In the case of Mr. Bethke’s video, which has been viewed more than 27 million times, there was for a brief moment an international conversation that unfolded across multiple media as to the role of religious institutions in personal faith. Much of the outpouring happened because people found the video compelling but disagreed deeply with several of its assertions. There were videos made from a Catholic perspective taking to task Mr. Bethke’s ecclesiology, and from a Muslim perspective asking why he felt he had to uphold a nonrational faith and so on.

There is, of course, no example of context collapse around a story that is more powerful than that of Scripture. The Word entered human form in a very specific time and place and yet in doing so broke open all of time and space. Our very human attempts to make sense of the Word come crashing down on the shoals of our finitude. Engaging Scripture can be a profoundly freeing and hope-filled experience. But we also know, from painful experience, that Scripture has been read, heard and taught in terrifyingly oppressive ways. Encountering the Word in the midst of popular media always occurs in the midst of this paradox.

Perhaps keeping in mind some of the ways in which Scripture and popular media interact will point us more often towards hope and creativity, and help us to avoid using Scripture destructively. When we accept that the Word is not bound by any book or time but speaks through the stories and channels of modern life, new horizons of faith and communion can open up. To return to our original question, what if reading Harry Potter became an opportunity to “feel our way” into what sacrificial love can mean, for instance, rather than an occasion to draw sharp boundaries around Christian identity? Or what if we allowed ourselves to risk being transformed by the stories of Scripture, which offer critiques of the complacent lack of neighborly love too often found in social media? What if we could see and hear in the midst of viral videos something of the beloved community into which God is calling us? It is at those moments that we can meet Jesus Christ; in those spaces the Word can come alive, in the very heart of popular media.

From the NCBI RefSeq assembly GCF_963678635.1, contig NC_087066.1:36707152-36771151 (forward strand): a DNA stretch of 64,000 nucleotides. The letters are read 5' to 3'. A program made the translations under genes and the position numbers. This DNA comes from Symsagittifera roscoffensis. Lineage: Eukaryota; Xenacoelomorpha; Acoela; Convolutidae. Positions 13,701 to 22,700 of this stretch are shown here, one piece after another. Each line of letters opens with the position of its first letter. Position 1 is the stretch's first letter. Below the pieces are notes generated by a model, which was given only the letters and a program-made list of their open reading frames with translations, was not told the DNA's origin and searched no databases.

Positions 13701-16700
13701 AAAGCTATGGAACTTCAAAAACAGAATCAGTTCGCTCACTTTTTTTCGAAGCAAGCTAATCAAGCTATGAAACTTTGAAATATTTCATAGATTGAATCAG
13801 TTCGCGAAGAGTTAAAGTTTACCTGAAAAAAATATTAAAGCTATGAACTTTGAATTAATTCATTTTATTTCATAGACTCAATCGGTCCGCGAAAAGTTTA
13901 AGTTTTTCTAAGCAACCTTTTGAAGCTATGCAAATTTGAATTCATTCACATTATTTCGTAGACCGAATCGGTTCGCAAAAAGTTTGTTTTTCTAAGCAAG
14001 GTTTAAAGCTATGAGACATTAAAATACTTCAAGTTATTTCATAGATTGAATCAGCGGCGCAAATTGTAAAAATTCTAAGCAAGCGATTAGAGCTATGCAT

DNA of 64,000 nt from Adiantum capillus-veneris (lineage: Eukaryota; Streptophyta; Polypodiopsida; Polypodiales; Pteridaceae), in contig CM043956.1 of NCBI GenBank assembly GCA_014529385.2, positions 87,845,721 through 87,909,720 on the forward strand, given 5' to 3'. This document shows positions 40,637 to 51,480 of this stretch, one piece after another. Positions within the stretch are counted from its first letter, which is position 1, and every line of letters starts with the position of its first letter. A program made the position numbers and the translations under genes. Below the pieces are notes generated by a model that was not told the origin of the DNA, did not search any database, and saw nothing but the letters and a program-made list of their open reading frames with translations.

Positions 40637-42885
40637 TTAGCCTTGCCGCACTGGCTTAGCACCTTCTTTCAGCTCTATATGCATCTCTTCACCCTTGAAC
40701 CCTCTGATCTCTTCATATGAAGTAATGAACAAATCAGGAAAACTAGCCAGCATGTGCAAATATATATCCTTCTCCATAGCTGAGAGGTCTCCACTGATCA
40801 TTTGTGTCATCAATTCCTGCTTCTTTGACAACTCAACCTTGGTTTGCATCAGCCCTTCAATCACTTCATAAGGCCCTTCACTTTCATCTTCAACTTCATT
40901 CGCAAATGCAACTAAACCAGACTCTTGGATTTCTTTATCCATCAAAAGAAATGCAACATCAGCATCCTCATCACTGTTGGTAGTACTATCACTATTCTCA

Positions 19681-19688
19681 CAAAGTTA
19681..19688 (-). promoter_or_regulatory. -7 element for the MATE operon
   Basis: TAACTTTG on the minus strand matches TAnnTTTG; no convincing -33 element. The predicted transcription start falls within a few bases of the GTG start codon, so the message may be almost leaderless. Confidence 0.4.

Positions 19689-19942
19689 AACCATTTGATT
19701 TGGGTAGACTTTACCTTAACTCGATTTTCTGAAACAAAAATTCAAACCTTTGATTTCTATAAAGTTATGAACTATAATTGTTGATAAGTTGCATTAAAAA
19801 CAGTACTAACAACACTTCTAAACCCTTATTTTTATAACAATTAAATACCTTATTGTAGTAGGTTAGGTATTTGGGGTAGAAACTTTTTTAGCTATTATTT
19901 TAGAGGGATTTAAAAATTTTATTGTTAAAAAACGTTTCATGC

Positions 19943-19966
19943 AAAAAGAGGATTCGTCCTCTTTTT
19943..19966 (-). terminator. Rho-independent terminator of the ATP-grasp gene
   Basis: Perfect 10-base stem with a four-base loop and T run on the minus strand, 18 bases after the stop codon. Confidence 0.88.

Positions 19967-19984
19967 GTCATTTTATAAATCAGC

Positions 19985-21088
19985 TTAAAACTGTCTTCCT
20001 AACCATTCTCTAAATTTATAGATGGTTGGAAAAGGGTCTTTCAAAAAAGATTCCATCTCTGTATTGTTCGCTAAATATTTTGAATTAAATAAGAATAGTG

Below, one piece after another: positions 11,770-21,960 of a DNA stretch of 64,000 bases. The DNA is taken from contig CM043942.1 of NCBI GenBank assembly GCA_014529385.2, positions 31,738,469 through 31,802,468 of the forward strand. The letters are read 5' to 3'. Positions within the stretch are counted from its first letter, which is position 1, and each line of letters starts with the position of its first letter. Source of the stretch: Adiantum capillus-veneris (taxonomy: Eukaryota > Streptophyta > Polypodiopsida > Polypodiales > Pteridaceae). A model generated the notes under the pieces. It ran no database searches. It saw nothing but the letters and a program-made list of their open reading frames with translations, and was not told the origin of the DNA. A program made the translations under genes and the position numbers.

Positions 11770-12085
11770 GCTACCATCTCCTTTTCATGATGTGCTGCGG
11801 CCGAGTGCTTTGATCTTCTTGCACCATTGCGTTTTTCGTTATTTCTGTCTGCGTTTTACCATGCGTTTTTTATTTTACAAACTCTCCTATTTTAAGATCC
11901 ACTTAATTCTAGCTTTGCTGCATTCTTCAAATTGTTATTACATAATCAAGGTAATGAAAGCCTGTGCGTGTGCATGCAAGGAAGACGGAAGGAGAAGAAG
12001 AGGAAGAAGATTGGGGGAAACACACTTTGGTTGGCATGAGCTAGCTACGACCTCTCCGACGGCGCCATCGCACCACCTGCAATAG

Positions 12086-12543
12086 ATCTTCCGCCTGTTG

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Walter Bonam
9 years 10 months ago
“A simple and strikingly resonant practice much loved in youth ministry is to interpret a popular love song through the lens of God as love, the beloved or the lover. This way of hearing God in the words we use to describe our everyday relationships and deep longing for human connection has been part of Christian tradition since its beginning.” Those sentences instantly triggered a thirty-year-old memory of an encounter with a seminarian who had once been a member of a rock band – Split Enz – that had later gone on to achieve wide renown in his native New Zealand as well as a cult following in the U.S.. He described returning to his home parish one holiday and nearly falling out of his pew when he heard, within the liturgy, a love song that he had written to a girlfriend years before. However, upon attempting to listen objectively to the lyrics, he realized that it was quite possible to hear them as addressed to God, rather than a girl. He found the experience utterly humbling, as well as eye-opening.